Even more ethically ambiguous is prophylactic innovative surgery. Bariatric surgery in and of itself is not an innovative or experimental surgical procedure. It has been performed for a number of years, studied and evaluated for its merits. What is innovative is the application discussed in this case: performing bariatric surgery for a new diagnosis, essentially a possible future diagnosis, one that does not exist yet but is a possible occurrence, though by no means a certainty, at a later point in the patient’s life. As is well established, diabetes mellitus type 2 (DM type 2) can develop over time in overweight individuals, particularly those with a family history of the disease. While it would be wise for everyone to avoid becoming obese for a wide variety of health—and other related—reasons, anyone with a family history of DM type 2 especially should avoid obesity in order to have a better chance to ward off DM type 2. This can be done by adhering to a healthy lifestyle, which includes regular exercise (as little as a 30-minute brisk walk each day) and a wholesome diet. For most people, this should be adequate to retain a healthy weight and a normal body mass index (BMI), which subsequently diminishes the chances of developing DM type 2. Some might argue that for particular individuals, such as those with a predisposition toward weight gain and a family history of obesity or those who cannot exercise regularly because of severe physical limitations, these measures may not be able to control weight. For such individuals, bariatric surgery may be viewed as an extreme but appropriate measure to ensure the lowest calorie intake possible, leading to reaching a healthy weight.

Bariatric surgery significantly minimizes the size of the patient’s stomach, thereby allowing only small amounts of food and drink to be taken in at one time. This makes it difficult for a person to eat large amounts of food throughout the day and, hence, reduces caloric intake, resulting in weight loss. But bariatric surgery is by no means a guarantee for continued weight loss or, better said, maintaining a healthy weight. Although the stomach may be small, patients who consume calorie-dense food and drinks and do not exercise enough will gain weight. We have only to look at the tabloids and see the celebrities who had their stomachs stapled, lost huge amounts of weight, and then gained some, sometimes a lot, of it back within years. This means that even after bariatric surgery, patients must be counseled about a lifelong healthy diet, learning which foods and drinks to avoid reversing the effects of the operation. Bariatric surgery in and of itself is no long-term guarantee for maintaining low weight and thereby indirectly minimizing the chances of developing DM type 2. Significant lifestyle changes would still be necessary to achieve that.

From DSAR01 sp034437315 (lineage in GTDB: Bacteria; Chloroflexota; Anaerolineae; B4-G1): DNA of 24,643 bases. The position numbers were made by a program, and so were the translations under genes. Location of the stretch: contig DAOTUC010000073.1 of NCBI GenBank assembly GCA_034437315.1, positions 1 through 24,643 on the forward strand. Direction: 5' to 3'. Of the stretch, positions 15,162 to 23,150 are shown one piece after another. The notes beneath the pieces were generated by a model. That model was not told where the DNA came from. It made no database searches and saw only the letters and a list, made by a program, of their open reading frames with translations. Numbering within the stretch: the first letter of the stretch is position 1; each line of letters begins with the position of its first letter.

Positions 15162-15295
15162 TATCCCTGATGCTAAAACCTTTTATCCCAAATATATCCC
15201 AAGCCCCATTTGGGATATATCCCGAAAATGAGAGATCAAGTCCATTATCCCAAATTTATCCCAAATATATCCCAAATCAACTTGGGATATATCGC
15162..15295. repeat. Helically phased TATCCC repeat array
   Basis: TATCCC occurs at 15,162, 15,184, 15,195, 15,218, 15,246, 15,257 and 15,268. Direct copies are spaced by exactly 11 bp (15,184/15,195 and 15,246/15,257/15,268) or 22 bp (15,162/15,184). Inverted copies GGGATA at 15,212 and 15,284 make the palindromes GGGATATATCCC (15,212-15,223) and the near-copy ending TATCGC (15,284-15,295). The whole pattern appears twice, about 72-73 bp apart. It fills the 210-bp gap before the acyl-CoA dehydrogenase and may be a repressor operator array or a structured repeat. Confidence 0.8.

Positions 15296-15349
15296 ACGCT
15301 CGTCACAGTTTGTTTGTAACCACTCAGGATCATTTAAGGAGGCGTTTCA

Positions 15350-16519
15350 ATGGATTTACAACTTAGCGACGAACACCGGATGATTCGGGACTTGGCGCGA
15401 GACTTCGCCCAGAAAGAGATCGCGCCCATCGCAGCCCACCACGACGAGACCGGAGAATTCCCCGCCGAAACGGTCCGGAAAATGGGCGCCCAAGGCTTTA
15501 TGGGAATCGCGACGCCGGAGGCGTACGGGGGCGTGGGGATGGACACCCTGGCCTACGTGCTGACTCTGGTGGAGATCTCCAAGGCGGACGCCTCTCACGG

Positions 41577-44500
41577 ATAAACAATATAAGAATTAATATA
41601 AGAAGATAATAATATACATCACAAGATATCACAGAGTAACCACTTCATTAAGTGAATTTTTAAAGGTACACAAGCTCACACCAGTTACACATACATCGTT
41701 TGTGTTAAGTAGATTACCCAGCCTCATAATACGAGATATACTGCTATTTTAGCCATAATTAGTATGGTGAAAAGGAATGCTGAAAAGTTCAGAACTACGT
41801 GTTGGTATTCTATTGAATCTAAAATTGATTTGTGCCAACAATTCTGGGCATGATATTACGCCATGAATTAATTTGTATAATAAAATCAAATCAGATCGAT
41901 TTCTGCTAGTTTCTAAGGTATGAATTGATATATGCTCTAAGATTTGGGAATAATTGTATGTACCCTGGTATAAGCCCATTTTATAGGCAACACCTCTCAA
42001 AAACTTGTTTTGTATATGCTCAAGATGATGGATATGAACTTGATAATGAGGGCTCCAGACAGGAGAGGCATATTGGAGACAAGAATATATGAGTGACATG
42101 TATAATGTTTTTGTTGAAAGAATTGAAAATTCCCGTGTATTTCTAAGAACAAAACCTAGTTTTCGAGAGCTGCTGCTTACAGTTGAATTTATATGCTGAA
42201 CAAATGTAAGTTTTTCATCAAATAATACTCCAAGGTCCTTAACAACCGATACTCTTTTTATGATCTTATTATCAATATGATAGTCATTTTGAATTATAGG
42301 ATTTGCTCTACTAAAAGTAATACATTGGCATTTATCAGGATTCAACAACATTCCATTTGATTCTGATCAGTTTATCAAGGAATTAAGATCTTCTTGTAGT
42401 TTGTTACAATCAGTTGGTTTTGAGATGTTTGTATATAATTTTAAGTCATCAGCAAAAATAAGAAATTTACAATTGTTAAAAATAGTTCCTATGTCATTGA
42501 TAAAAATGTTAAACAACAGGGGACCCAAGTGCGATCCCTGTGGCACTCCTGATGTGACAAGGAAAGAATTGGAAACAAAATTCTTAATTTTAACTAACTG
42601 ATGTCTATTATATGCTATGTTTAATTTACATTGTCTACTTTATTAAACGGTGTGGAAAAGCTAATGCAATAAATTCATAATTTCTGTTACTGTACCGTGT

To offer this surgery to someone for the purpose of avoiding the potential long-term effects of her obesity, given this knowledge and the fact that this is a major surgical procedure with significant risk and morbidity, is not good surgical practice. With this in mind, I think it is clear that using bariatric surgery prophylactically in this case is not ethical and should not be performed.


  1. Reitsma AM, Moreno JD. Ethical regulations for innovative surgery: the last frontier? J Am Coll Surg. 2002;194(6):792-801.
  2. Reitsma AM, Moreno JD. The ethics of innovative surgery: US surgeons’ definitions, knowledge and attitudes. J Am Coll Surg. 2005;200(1):103-110.
  3. Biffl WL, Spain DA, Reitsma AM, et al. Responsible development and application of surgical innovations: a position statement of the Society of University Surgeons. J Am Coll Surg. 2008;206(3):1204-1209.
  4. Reitsma AM. Evidence-based surgery: a growing need for a limited enterprise. Virtual Mentor. 2004;6(10). http://virtualmentor.ama-assn.org/2004/10/oped1-0410.html. Accessed January 12, 2010.


Virtual Mentor. 2010;12(2):83-86.



The people and events in this case are fictional. Resemblance to real events or to names of people, living or dead, is entirely coincidental. The viewpoints expressed in this article are those of the author(s) and do not necessarily reflect the views and policies of the AMA.